When Dick Balentine cut his teeth in the Maine cross country coaching scene in 1979, he showed up to his first preseason practice at Hampden Academy with only four prospective runners ready for his tutelage.
To say Hampden’s program has grown by leaps and bounds since then is a huge understatement.
And to this writer, who spent four years running against Balentine’s teams under Glendon Rand and Dave Jeffrey at Brewer High, that’s not a surprise.
Following the 2016 cross country season, Balentine, who had put in 38 years of coaching service at Hampden, decided it was time to hang up his whistle.
While the father of two and grandfather of two is still teaching science at Hampden, it was odd to go and cover the Maine Cross Country Festival of Champions in Belfast last weekend and not see Balentine there.
Running is a pastime for him and his family, as both his daughters, Leah and Molly, ran four years of cross country for him.
They both said recently that their father was a well-prepared coach, and paid attention to every athlete on the team, whether they were a front-pack runner like Oriana Farley or Paul Casavant, or a mid-to-rear of the pack athlete.
That’s what great cross country and track coaches do. Make every single athlete feel like they’ve accomplished something, whether it’s winning a race or knocking a minute off your personal best.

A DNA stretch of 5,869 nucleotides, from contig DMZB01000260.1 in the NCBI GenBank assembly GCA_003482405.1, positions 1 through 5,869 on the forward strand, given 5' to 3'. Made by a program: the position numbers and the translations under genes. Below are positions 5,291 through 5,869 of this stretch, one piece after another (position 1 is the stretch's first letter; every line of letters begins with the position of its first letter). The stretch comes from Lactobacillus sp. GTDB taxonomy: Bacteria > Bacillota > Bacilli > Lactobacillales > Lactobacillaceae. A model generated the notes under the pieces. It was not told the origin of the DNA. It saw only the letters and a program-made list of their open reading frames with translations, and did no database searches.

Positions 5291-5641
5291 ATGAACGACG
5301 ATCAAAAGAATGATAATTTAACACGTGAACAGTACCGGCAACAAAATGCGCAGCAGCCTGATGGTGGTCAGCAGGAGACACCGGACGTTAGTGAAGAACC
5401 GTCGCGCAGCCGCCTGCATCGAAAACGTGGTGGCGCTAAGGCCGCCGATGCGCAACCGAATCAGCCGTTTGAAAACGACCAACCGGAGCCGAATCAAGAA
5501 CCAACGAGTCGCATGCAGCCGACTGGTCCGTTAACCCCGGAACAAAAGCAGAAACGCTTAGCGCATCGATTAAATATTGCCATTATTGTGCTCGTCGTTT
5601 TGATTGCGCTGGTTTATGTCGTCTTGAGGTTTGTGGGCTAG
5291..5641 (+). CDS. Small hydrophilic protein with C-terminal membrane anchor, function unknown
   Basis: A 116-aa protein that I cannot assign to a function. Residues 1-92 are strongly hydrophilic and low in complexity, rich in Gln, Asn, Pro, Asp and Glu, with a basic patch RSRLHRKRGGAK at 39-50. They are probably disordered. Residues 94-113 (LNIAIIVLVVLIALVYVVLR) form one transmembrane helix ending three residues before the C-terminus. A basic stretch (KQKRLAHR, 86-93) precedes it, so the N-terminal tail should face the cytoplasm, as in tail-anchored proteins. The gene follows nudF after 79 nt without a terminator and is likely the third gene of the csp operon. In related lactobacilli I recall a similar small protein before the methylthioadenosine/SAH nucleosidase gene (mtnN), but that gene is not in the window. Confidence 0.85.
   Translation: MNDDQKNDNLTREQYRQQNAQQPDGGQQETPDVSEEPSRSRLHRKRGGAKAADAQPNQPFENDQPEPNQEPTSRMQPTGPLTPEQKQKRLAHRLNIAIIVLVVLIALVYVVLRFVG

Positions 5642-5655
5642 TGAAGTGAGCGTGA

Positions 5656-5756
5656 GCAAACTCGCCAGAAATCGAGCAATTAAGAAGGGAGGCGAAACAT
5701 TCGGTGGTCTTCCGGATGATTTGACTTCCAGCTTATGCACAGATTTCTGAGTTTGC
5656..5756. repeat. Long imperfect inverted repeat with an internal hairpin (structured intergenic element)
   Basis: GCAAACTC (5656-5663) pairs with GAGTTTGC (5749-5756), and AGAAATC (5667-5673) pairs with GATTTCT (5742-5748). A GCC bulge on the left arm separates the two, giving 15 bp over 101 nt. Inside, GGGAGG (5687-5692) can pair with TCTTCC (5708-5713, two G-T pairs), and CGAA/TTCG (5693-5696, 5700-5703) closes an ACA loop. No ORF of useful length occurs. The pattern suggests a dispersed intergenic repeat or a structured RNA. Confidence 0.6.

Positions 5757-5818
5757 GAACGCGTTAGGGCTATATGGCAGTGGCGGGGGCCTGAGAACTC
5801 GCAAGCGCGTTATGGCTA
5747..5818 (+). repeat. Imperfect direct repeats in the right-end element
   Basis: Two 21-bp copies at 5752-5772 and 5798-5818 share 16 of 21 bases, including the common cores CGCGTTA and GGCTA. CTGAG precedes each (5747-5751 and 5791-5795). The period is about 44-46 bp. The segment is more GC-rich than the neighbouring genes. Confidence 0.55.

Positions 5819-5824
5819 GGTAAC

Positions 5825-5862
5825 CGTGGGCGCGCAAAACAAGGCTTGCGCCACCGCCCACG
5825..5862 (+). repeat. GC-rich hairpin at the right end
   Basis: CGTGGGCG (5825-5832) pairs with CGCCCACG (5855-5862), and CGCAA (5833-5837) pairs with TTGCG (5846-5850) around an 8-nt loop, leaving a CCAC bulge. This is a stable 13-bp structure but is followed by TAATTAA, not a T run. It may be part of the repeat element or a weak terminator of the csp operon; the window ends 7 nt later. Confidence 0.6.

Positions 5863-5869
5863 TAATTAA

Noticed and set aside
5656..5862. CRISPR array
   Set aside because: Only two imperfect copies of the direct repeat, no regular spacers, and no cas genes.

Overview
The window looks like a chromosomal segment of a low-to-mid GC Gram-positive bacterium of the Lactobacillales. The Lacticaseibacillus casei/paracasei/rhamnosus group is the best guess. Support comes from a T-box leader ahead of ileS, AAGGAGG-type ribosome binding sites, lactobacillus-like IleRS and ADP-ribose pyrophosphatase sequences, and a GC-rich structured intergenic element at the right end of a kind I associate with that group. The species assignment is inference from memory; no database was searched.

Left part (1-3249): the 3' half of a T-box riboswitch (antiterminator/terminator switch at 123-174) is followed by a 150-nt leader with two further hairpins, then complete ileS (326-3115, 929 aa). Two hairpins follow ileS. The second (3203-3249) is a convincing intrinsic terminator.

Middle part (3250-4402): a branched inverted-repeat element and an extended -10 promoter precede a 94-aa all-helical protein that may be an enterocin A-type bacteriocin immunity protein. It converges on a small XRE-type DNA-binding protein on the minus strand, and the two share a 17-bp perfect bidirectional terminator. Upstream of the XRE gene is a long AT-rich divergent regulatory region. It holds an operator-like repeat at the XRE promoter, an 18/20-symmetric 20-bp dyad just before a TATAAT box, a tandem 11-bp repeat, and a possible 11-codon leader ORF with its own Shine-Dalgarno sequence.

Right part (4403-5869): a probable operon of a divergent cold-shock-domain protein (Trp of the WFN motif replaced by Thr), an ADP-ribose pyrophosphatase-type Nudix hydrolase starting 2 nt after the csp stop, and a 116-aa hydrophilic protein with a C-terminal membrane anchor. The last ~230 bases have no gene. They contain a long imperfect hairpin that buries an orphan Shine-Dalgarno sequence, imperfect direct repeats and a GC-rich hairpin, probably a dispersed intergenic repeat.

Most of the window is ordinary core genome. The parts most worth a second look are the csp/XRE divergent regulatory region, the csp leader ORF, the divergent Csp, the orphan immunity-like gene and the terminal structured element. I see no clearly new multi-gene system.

Because of that, Balentine’s teams were always in the mix come October, and were always tough to run against. He always stressed that races are won in the middle of the pack, not at the front of the pack.
That was evident in the fall of 2003, when he won his first state championship. Fittingly, Molly was his top runner that season, and it was her senior year, a championship Molly calls special to this day.
Molly, now working as a hospital administrator in Chicago, and Leah, a stay-at-home mom to her two daughters who remained in Hampden, shared with me enough memories to write five columns. They used to refer to Balentine’s athletes as “The Country Kids” and found it hysterical when the runners would decorate the exterior of their household with toilet paper.
In interviewing them both recently, and I had a chance to get to know Molly a little bit more late in my high school career and into her senior year when I traded my spikes for a notebook and a pen, it was hard not to reminisce about the friendly rivalry our teams had, all the late nights we spent at Dysart’s after track meets, and the passion we all have for this sport.
Even though I’ve hung up my competitive running shoes for barbells and group fitness, it’s hard not to think about those days.
Balentine will certainly be missed in the coaching fraternity as well. Guys like him, Jeffrey, Dave King, Rod White and Maynard Walton all had different coaching philosophies – and White is still the head coach at Old Town – but they all have one thing in common.
Class. Balentine was quiet and humble when discussing his coaching career, but that’s the way he’s always been. It’s never about him. It’s about the kids. Another sign of a great coach.
He will certainly miss coaching, as he told me last week, but Balentine is now ready for some well-deserved family time with his wife, Robin, and two young granddaughters.
It also frees up more time for him and Molly to run together. They’ve completed multiple marathons together, and show no signs of slowing down. They have their favorite routes that they run on when Molly comes home.
It’s also fitting that in Balentine’s final season, he sent one more runner – Casavant – off to the Division I level.